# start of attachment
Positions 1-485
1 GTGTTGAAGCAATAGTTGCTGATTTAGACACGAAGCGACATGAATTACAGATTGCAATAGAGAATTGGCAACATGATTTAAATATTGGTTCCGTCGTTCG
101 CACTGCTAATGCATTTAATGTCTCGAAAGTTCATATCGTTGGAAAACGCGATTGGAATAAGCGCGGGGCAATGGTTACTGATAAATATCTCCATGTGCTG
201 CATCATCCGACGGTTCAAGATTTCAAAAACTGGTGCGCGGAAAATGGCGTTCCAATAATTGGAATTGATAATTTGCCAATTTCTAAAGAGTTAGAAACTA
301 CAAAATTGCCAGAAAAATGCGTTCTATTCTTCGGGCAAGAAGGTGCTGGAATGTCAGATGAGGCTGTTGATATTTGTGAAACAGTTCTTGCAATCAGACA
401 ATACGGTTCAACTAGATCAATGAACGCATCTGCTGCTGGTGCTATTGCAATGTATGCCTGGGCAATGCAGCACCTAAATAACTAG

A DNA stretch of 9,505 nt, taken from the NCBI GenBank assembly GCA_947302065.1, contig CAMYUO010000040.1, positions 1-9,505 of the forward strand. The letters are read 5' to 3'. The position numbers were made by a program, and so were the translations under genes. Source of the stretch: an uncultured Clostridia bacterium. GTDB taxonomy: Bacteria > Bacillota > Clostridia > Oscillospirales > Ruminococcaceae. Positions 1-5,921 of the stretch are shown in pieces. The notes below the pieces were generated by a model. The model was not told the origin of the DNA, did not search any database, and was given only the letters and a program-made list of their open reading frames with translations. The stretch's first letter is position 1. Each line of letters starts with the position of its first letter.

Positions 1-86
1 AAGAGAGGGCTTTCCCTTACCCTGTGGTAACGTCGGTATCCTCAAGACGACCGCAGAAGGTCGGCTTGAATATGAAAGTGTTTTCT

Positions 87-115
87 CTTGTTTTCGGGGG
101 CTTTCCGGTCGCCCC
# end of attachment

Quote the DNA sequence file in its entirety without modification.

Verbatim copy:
Positions 1-485
1 GTGTTGAAGCAATAGTTGCTGATTTAGACACGAAGCGACATGAATTACAGATTGCAATAGAGAATTGGCAACATGATTTAAATATTGGTTCCGTCGTTCG
101 CACTGCTAATGCATTTAATGTCTCGAAAGTTCATATCGTTGGAAAACGCGATTGGAATAAGCGCGGGGCAATGGTTACTGATAAATATCTCCATGTGCTG
201 CATCATCCGACGGTTCAAGATTTCAAAAACTGGTGCGCGGAAAATGGCGTTCCAATAATTGGAATTGATAATTTGCCAATTTCTAAAGAGTTAGAAACTA
301 CAAAATTGCCAGAAAAATGCGTTCTATTCTTCGGGCAAGAAGGTGCTGGAATGTCAGATGAGGCTGTTGATATTTGTGAAACAGTTCTTGCAATCAGACA
401 ATACGGTTCAACTAGATCAATGAACGCATCTGCTGCTGGTGCTATTGCAATGTATGCCTGGGCAATGCAGCACCTAAATAACTAG

A DNA stretch of 9,505 nt, taken from the NCBI GenBank assembly GCA_947302065.1, contig CAMYUO010000040.1, positions 1-9,505 of the forward strand. The letters are read 5' to 3'. The position numbers were made by a program, and so were the translations under genes. Source of the stretch: an uncultured Clostridia bacterium. GTDB taxonomy: Bacteria > Bacillota > Clostridia > Oscillospirales > Ruminococcaceae. Positions 1-5,921 of the stretch are shown in pieces. The notes below the pieces were generated by a model. The model was not told the origin of the DNA, did not search any database, and was given only the letters and a program-made list of their open reading frames with translations. The stretch's first letter is position 1. Each line of letters starts with the position of its first letter.

Positions 1-86
1 AAGAGAGGGCTTTCCCTTACCCTGTGGTAACGTCGGTATCCTCAAGACGACCGCAGAAGGTCGGCTTGAATATGAAAGTGTTTTCT

Positions 87-115
87 CTTGTTTTCGGGGG
101 CTTTCCGGTCGCCCC